building green
Photo Credit: Building Green

BuildingGreen is one of the oldest and most respected organizations in the green building arena. They have been writing on green building products and have published guides over the years. They focus more on "green" and sustainable products, not specifically healthy. The downside of their website is that they have a paywall to access all of their content.

cradle to cradle
Photo Credit: Cradle to Cradle

Cradle to Cradle looks at the full life cycle of the building material, addressing how all aspects from extraction to manufacturing to end-use impact the environment. Materials have scores and are available for free.

Product Ingredients

The second level of knowledge is understanding product ingredients, as few manufactured products are made from one element. Health Product Declarations, Declare, and Cradle to Cradle all dig into the product ingredients in more detail and can be quite helpful in this next step.

You may also want to look into the Safety Data Sheets of the products you are interested in using. The manufacturer creates the legally required sheets in a self-declaration approach. There are numerous caveats with SDS in that they do not have to list proprietary ingredients. The most important warning is that the SDS is for occupational safety and not intended to support the avoidance of toxic chemicals. That said, this can be the first place to start looking for chemical ingredients within a product. Finding it may be difficult as some manufacturers do not make it easy to find them on websites. Ask for them as a starting point to search out the chemicals that they list.

Where Can You Find Ingredient Information for Building Materials?

The final group of information sources is the ingredient information sites. These are the same as before: Declare, Green Screen, Health Product Declaration, Cradle to Cradle, and Green Screen. Other websites can help you understand the chemicals, such as the EPA's ChemView website, which goes into detail about any chemical you want.

The California Office of Environmental Health Hazzard Assessment is another excellent resource to learn about the concerns with specific chemicals. Perkins + Will is a multi-national design firm who created their Precautionary List. This list is an easy and accessible list for most people, albeit not comprehensive.

The Green Building Alliance website can help professionals navigate this complicated and confusing field. The Six Classes website is a non-profit that identifies the six types of chemicals of concern and enables you to avoid them in everyday life. I like this site and its straightforward approach.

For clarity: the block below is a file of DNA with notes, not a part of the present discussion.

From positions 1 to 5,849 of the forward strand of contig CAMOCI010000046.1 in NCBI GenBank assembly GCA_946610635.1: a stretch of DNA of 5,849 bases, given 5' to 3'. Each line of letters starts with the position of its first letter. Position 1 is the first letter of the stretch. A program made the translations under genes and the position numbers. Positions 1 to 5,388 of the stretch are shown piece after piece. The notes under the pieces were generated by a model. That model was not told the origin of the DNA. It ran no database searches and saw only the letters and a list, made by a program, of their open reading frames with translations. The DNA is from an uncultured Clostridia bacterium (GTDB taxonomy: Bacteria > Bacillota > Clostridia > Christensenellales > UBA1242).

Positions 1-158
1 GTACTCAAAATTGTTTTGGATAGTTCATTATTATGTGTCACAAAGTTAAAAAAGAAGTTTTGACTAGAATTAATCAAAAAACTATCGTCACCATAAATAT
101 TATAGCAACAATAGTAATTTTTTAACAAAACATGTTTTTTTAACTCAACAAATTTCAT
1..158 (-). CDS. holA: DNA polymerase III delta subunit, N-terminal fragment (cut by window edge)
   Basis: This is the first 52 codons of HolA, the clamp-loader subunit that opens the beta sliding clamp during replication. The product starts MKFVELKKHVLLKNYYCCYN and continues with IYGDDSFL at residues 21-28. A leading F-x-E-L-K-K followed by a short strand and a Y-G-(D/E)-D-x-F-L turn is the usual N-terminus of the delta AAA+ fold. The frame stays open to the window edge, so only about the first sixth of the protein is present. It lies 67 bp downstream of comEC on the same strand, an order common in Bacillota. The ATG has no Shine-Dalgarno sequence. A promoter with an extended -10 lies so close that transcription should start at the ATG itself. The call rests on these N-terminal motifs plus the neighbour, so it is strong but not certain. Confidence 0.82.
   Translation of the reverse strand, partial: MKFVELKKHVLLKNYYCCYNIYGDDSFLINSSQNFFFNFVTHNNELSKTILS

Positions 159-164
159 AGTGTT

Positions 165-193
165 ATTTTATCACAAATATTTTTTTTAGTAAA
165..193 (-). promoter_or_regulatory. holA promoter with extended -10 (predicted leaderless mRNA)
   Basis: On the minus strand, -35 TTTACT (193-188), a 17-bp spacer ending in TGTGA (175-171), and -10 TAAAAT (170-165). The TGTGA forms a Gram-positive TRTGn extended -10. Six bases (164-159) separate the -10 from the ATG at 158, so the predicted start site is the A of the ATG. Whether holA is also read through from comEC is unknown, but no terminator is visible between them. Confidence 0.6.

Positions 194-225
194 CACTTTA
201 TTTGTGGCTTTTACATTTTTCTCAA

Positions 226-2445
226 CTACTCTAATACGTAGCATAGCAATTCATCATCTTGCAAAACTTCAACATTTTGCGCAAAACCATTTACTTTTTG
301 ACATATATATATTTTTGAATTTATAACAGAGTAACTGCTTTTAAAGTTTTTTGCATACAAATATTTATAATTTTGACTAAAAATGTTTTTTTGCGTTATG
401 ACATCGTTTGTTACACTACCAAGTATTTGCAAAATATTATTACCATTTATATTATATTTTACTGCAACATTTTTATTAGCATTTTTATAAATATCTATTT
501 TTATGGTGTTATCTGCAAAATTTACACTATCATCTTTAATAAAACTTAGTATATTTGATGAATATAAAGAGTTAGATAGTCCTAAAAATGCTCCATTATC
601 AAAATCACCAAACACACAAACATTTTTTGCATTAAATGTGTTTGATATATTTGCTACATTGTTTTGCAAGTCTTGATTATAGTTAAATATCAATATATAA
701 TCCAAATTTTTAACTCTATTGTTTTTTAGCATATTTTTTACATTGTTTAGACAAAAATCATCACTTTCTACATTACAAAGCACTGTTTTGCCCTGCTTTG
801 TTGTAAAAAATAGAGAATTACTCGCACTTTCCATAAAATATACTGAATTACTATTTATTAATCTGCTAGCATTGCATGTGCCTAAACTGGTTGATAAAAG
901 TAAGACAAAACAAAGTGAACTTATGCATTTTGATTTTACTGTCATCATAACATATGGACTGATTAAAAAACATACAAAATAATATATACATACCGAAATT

Bottom Line

There is no comprehensive and accessible site to learn about healthy building materials, as it is a competitive field for your views. Comparing differing rating systems can be like looking at oranges and dinosaurs—there is nothing the same. In the same system, you may find companies are using different measurements to compare health concerns, and you cannot compare two products. You can, however, search through websites to learn about the various chemicals in building materials. Particularly if you or a household member has chemical sensitivities, you would ideally educate yourself to choose healthier building materials.

Proper use, handling, and installation of any of the products you purchase and add to your home are critical. All of this research can be for naught if you do silly things like cut and sandstone inside your home without a protective mask. Another rule when going down this rabbit hole is that the more natural the building material is, the healthier it is. If you are willing to eat your paint (clay or milk paint, for example), it will be healthier than a synthetic version of the same product. Products that are good for the earth are also good for your family's health.

Disclaimer: This article does not constitute a product endorsement however Rise does reserve the right to recommend relevant products based on the articles content to provide a more comprehensive experience for the reader.Last Modified: 2021-07-05T18:56:18+0000
Stephen Collette

Article by:

Stephen Collette

Stephen Collette is a Building Biologist, Building Science Consultant, LEED Accredited Professional, and a Heritage Professional. Stephen is the owner of Your Healthy House and lives in Lakefield, ON with his wife and 2 daughters.